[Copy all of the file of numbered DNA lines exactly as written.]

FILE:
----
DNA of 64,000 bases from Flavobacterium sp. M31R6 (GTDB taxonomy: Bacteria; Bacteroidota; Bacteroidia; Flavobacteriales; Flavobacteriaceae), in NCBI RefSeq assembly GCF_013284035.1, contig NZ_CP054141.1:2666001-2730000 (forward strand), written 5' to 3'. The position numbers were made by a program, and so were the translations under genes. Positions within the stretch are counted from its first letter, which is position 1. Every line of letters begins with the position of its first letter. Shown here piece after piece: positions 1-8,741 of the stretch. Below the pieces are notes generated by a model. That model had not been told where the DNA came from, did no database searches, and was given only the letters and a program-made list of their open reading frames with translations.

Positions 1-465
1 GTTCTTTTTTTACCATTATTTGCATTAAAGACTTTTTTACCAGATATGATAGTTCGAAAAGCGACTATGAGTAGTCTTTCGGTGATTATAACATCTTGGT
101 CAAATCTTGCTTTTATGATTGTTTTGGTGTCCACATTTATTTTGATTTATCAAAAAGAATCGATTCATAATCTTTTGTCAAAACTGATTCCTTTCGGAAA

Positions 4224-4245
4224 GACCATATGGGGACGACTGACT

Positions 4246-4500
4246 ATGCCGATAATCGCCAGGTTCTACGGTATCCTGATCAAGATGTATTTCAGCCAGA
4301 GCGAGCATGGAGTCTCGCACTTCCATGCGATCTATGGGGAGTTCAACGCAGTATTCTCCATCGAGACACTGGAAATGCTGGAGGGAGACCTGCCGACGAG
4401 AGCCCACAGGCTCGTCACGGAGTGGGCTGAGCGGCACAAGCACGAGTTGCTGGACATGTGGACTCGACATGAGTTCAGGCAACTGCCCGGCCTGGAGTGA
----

DNA of 64,000 bases from Flavobacterium sp. M31R6 (GTDB taxonomy: Bacteria; Bacteroidota; Bacteroidia; Flavobacteriales; Flavobacteriaceae), in NCBI RefSeq assembly GCF_013284035.1, contig NZ_CP054141.1:2666001-2730000 (forward strand), written 5' to 3'. The position numbers were made by a program, and so were the translations under genes. Positions within the stretch are counted from its first letter, which is position 1. Every line of letters begins with the position of its first letter. Shown here piece after piece: positions 1-8,741 of the stretch. Below the pieces are notes generated by a model. That model had not been told where the DNA came from, did no database searches, and was given only the letters and a program-made list of their open reading frames with translations.

Positions 1-465
1 GTTCTTTTTTTACCATTATTTGCATTAAAGACTTTTTTACCAGATATGATAGTTCGAAAAGCGACTATGAGTAGTCTTTCGGTGATTATAACATCTTGGT
101 CAAATCTTGCTTTTATGATTGTTTTGGTGTCCACATTTATTTTGATTTATCAAAAAGAATCGATTCATAATCTTTTGTCAAAACTGATTCCTTTCGGAAA

Positions 4224-4245
4224 GACCATATGGGGACGACTGACT

Positions 4246-4500
4246 ATGCCGATAATCGCCAGGTTCTACGGTATCCTGATCAAGATGTATTTCAGCCAGA
4301 GCGAGCATGGAGTCTCGCACTTCCATGCGATCTATGGGGAGTTCAACGCAGTATTCTCCATCGAGACACTGGAAATGCTGGAGGGAGACCTGCCGACGAG
4401 AGCCCACAGGCTCGTCACGGAGTGGGCTGAGCGGCACAAGCACGAGTTGCTGGACATGTGGACTCGACATGAGTTCAGGCAACTGCCCGGCCTGGAGTGA